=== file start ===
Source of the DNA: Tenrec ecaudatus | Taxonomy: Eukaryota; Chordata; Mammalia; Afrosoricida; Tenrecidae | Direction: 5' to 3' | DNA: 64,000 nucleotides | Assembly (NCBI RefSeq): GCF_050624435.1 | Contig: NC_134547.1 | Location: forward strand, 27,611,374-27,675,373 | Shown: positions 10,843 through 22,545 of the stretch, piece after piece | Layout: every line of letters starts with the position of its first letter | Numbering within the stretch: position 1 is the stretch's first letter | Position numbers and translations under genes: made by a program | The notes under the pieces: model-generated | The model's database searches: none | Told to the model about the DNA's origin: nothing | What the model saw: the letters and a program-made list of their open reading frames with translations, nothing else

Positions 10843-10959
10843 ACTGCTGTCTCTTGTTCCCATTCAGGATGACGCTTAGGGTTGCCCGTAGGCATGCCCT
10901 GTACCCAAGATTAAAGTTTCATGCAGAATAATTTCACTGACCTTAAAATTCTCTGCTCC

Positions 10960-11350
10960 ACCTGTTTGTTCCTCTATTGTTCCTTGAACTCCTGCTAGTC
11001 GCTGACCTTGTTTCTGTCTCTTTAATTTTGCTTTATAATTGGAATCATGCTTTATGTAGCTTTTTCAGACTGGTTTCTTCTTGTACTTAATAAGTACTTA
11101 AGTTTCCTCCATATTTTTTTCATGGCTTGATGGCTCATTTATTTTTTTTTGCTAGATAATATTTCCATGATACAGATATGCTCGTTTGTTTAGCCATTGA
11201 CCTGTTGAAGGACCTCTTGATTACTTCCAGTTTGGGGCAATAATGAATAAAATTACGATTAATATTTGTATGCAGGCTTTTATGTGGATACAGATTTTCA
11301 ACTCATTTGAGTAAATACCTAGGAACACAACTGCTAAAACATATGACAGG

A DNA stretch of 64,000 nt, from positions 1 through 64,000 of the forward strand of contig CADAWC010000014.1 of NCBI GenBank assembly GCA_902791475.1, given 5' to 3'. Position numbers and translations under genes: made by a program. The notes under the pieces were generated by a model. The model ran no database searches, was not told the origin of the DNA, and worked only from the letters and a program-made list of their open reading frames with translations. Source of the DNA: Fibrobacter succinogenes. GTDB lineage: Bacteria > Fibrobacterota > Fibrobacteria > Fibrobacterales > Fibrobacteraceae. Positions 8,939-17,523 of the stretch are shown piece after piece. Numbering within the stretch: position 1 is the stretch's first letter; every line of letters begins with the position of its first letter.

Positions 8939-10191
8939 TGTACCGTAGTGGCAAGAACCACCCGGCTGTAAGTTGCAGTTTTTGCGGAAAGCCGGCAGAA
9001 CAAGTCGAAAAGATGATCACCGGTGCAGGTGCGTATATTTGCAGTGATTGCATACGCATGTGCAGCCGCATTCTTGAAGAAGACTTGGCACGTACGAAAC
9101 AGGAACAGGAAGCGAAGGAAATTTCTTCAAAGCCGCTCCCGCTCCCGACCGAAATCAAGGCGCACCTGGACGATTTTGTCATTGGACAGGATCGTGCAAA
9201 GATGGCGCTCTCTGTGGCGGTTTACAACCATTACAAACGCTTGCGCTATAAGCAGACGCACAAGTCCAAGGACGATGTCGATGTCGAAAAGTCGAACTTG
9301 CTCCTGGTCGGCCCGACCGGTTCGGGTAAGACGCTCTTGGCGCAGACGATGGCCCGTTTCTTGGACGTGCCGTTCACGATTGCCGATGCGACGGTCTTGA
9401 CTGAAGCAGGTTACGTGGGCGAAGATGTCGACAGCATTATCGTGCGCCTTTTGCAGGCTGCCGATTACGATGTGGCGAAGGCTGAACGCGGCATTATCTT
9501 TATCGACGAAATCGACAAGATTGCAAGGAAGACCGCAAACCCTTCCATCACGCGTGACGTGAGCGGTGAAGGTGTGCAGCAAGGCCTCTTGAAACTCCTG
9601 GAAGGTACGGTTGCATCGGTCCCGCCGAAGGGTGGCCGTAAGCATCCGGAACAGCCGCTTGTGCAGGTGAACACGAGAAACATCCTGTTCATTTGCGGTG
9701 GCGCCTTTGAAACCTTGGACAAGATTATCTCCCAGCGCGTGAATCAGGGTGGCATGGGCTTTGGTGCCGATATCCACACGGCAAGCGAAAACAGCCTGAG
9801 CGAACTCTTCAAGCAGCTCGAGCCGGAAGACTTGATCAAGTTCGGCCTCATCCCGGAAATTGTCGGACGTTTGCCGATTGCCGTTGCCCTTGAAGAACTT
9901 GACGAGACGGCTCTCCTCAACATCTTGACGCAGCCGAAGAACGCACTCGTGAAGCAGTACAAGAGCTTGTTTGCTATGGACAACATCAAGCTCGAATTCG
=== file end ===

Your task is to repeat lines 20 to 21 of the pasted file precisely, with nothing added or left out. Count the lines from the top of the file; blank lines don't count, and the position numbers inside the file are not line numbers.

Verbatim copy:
9601 GAAGGTACGGTTGCATCGGTCCCGCCGAAGGGTGGCCGTAAGCATCCGGAACAGCCGCTTGTGCAGGTGAACACGAGAAACATCCTGTTCATTTGCGGTG
9701 GCGCCTTTGAAACCTTGGACAAGATTATCTCCCAGCGCGTGAATCAGGGTGGCATGGGCTTTGGTGCCGATATCCACACGGCAAGCGAAAACAGCCTGAG